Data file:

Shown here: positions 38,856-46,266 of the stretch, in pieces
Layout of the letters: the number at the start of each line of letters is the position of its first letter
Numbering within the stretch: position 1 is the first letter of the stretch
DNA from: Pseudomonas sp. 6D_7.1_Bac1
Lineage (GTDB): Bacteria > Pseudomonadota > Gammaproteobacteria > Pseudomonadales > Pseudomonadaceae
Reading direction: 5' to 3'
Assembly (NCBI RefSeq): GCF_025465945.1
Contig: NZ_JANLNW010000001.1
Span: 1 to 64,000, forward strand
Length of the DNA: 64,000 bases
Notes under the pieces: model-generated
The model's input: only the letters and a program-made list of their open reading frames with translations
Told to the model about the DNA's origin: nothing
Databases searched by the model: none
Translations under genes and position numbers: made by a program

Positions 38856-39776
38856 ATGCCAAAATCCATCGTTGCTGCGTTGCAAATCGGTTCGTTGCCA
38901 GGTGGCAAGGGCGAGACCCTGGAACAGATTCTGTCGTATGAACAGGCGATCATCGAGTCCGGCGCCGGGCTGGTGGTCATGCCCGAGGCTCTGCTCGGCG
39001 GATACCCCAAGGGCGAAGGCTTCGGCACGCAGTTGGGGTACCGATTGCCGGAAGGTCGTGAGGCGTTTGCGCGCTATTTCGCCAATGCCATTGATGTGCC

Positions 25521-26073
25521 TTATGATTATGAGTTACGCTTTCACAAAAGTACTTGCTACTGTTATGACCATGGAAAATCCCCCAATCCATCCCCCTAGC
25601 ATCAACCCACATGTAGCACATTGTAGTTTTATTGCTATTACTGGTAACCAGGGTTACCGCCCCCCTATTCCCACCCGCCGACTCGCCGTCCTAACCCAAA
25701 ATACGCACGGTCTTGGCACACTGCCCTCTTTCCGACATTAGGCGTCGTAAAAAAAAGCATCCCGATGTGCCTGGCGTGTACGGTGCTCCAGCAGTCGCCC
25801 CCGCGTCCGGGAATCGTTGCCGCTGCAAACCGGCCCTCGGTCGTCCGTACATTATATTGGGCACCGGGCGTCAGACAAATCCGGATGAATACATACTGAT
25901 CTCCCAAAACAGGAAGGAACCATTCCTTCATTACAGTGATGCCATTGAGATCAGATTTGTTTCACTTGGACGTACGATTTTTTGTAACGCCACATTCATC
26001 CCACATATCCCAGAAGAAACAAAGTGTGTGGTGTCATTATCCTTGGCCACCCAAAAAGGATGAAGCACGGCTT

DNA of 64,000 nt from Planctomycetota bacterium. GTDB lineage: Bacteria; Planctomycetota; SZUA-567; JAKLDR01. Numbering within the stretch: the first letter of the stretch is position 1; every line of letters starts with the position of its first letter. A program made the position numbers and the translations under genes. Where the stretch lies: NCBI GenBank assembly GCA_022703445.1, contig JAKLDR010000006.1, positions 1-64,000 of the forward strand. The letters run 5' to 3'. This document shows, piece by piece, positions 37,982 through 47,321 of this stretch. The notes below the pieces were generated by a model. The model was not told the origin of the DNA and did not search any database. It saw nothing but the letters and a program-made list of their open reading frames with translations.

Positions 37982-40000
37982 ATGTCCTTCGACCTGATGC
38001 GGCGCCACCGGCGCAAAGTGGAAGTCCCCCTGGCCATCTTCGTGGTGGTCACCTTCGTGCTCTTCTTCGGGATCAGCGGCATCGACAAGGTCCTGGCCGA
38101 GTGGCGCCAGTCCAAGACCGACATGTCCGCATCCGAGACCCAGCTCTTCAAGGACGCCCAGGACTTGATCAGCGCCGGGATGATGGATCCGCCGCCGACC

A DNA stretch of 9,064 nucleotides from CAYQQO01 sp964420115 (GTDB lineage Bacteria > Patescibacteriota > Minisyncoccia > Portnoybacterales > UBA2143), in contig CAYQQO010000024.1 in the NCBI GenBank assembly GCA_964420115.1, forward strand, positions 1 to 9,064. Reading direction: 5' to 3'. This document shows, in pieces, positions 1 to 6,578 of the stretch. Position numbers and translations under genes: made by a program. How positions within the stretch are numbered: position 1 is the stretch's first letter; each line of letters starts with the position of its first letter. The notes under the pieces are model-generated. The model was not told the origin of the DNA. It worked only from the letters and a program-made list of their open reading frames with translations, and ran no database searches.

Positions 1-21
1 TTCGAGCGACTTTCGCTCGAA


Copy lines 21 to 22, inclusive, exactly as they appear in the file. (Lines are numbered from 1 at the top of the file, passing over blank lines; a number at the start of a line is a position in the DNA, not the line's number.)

25521 TTATGATTATGAGTTACGCTTTCACAAAAGTACTTGCTACTGTTATGACCATGGAAAATCCCCCAATCCATCCCCCTAGC
25601 ATCAACCCACATGTAGCACATTGTAGTTTTATTGCTATTACTGGTAACCAGGGTTACCGCCCCCCTATTCCCACCCGCCGACTCGCCGTCCTAACCCAAA